The sun is, for us here on Earth, the most important star: the one that dominates our world, essential to our lives, as well as what will ultimately destroy our planet.
Golub and Pasachoff lay out not just our knowledge of our star, but how we gained that knowledge. It has been a long process, gaining speed only in the last couple of centuries, and a far more convoluted path than at first glance it might appear. That's because the Earth and Sun interact, and it isn't always apparent what the cause of a particular effect is. Climate in particular is the product of a number of interacting and chaotic causes. Our orbit is elliptical, not circular; the Earth precesses on its axis; the Sun itself has cycles, the eleven-year sunspot cycle as well as other, longer cycles--and once we know all this, there's still more to understand.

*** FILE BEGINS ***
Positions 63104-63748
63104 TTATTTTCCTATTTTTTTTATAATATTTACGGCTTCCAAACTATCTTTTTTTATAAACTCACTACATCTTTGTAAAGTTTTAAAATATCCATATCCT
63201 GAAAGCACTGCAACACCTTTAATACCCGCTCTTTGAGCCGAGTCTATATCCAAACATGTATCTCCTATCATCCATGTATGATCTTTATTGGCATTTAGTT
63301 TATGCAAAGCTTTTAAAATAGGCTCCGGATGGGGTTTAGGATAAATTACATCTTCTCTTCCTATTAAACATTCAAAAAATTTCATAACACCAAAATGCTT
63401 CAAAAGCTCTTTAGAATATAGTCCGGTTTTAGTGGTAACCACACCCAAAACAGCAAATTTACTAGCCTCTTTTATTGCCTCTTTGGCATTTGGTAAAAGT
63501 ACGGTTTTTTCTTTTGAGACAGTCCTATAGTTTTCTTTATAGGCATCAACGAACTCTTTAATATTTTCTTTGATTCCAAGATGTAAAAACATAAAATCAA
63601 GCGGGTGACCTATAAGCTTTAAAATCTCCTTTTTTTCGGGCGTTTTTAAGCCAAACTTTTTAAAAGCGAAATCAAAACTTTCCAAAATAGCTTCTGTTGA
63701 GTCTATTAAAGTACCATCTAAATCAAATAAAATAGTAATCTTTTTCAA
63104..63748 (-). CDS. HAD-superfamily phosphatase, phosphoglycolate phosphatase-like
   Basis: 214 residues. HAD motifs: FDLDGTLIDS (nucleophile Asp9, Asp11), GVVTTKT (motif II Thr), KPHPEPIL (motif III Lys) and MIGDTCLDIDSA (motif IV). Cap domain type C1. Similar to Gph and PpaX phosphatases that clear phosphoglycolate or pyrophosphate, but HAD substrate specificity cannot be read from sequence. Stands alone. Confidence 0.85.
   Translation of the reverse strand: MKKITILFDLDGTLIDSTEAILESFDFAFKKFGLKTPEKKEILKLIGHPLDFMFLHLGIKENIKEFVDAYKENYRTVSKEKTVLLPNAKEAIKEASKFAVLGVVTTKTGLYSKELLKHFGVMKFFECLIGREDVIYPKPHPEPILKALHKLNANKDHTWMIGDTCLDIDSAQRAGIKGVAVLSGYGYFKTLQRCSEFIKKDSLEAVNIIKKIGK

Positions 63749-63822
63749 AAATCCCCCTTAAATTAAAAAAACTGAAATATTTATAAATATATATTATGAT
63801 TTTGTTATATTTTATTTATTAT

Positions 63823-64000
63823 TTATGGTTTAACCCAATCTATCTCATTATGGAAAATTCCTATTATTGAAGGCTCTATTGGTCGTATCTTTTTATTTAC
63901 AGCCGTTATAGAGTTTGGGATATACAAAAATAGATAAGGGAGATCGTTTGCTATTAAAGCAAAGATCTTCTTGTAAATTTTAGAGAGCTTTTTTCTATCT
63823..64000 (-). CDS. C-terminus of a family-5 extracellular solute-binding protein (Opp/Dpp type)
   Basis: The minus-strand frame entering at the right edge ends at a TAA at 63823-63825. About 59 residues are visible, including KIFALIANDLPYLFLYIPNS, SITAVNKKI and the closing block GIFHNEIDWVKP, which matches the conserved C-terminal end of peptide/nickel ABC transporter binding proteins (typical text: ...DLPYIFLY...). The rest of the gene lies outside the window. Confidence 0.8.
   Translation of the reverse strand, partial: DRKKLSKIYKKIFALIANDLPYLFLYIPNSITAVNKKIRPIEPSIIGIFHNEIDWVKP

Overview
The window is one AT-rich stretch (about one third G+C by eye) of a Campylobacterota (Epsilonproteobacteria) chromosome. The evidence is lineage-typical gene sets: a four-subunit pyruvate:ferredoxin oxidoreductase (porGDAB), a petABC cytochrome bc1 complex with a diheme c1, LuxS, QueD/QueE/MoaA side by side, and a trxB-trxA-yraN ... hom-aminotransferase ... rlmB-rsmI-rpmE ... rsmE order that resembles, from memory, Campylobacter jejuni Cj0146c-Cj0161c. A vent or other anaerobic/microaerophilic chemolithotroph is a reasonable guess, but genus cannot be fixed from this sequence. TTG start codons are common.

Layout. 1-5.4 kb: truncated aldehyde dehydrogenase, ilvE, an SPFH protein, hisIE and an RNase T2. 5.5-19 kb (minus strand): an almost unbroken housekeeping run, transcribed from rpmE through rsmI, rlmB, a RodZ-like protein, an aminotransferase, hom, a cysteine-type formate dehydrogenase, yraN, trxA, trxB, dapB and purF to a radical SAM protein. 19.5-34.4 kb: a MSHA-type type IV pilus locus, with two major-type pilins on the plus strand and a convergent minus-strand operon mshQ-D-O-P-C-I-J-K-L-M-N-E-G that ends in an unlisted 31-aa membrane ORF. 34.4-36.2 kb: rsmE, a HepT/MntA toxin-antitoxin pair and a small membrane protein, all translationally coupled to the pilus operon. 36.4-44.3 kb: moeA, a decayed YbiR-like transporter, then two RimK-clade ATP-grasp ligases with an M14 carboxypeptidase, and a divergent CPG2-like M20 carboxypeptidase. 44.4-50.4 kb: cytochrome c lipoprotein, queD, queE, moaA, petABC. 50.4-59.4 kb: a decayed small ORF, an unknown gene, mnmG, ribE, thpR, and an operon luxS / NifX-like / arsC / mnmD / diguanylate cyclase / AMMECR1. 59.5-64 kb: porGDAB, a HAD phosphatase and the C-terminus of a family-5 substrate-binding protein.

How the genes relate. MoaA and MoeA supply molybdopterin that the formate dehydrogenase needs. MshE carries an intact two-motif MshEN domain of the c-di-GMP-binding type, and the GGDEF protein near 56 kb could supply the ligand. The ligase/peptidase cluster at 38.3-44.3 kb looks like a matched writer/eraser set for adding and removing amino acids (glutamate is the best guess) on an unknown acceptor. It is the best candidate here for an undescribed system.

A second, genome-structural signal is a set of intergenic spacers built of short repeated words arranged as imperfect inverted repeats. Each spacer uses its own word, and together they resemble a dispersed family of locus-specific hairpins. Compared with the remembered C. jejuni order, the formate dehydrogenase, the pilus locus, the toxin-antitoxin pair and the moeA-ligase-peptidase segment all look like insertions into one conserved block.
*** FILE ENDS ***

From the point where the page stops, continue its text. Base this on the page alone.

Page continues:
We look at the Sun, and we see a great, glowing ball. It doesn't look complicated at all. Yet even before we had more advanced instruments, eclipses and the telescope let us discover and begin to study the photosphere of the Sun. The authors make the tale of how we made crucial discoveries, as well as the substance of those discoveries themselves, exciting and compelling.
The subject matter is at times demanding, but the writing is clear and understandable.
Recommended for anyone who enjoys good science writing.
I received a free electronic galley from the publisher via NetGalley.